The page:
Presumably this refers to an increase in net heat absorption compared to not having paint
. This makes sense to me only if the paint
properties (including colour and surface finish) causes more energy from the sun to be absorbed - and/or less to be radiated away - than the alternative, which would more likely be gelcoat than raw uncoloured glass-reinforced resin.
For anyone wanting to wrap their minds around this, I suggest some research into emissivity
Older eggs (such as my 1979 Boler) were generally beige, while new ones are generally white, both in gelcoat. I don't see how painting
one of those old shells yellow or bright blue or whatever other light
colour (even the original beige) would make the heat absorption situation worse. Common sense would would seem to suggest that black might be unwise for most applications, such as mine which sits outside in summer sun, but I don't have any solid evidence for that.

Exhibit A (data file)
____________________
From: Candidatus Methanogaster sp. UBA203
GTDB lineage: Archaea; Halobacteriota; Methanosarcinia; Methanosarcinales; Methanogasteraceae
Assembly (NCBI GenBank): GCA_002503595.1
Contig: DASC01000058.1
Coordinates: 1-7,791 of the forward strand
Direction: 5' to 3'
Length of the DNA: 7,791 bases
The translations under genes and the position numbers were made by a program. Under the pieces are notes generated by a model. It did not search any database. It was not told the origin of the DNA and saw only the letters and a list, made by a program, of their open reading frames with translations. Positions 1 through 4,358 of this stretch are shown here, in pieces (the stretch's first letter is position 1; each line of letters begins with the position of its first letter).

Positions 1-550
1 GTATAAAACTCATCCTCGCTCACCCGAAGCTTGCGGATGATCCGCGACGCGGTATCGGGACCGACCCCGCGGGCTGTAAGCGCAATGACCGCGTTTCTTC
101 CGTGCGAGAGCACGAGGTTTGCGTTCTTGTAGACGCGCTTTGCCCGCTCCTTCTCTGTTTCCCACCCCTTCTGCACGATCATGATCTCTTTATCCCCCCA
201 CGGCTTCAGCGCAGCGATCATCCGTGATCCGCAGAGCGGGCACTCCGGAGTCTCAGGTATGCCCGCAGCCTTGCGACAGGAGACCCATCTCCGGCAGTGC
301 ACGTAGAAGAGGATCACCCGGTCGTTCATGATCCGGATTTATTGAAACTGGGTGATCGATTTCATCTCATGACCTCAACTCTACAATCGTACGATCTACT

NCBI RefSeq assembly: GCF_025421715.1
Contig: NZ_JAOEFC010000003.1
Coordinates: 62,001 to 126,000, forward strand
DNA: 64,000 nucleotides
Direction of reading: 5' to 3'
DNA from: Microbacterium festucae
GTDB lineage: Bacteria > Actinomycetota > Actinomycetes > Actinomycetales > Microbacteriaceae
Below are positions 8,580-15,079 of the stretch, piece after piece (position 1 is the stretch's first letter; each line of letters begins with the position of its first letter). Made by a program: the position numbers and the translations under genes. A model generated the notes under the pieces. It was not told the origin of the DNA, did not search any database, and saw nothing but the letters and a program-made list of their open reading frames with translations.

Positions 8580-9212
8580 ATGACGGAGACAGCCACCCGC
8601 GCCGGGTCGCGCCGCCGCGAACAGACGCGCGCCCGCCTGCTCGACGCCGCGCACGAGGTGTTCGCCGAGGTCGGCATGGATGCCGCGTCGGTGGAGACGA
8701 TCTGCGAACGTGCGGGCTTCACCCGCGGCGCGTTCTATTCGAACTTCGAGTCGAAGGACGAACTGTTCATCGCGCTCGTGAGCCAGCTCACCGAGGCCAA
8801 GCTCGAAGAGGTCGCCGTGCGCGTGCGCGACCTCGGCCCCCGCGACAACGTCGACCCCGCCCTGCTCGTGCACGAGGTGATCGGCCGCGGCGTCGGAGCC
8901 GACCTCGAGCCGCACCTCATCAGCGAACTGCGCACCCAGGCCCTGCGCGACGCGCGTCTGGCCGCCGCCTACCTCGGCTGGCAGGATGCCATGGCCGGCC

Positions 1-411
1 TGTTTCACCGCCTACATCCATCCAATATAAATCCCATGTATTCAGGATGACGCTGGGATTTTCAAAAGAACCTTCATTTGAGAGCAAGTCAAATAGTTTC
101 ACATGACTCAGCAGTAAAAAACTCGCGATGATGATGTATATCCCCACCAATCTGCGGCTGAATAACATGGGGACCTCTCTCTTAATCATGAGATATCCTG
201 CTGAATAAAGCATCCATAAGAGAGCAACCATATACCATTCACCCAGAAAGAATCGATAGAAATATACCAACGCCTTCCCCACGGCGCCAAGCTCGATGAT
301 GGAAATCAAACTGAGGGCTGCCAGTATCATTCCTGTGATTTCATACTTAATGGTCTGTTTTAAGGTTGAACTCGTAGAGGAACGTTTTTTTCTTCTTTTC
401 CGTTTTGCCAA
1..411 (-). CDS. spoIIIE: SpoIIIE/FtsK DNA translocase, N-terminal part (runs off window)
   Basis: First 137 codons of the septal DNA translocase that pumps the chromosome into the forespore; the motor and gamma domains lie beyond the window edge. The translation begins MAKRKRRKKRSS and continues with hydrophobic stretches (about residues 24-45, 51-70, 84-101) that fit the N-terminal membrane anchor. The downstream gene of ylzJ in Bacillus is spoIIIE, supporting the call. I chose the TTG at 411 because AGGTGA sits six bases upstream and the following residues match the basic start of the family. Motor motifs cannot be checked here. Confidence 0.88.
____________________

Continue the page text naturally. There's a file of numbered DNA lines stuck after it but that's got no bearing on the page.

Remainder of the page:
I think the original quote is based on the incorrect assumption that any paint colour will be darker than the original fiberglass colour.
The hints in the link from Chester make really good sense to me - thanks, Ches.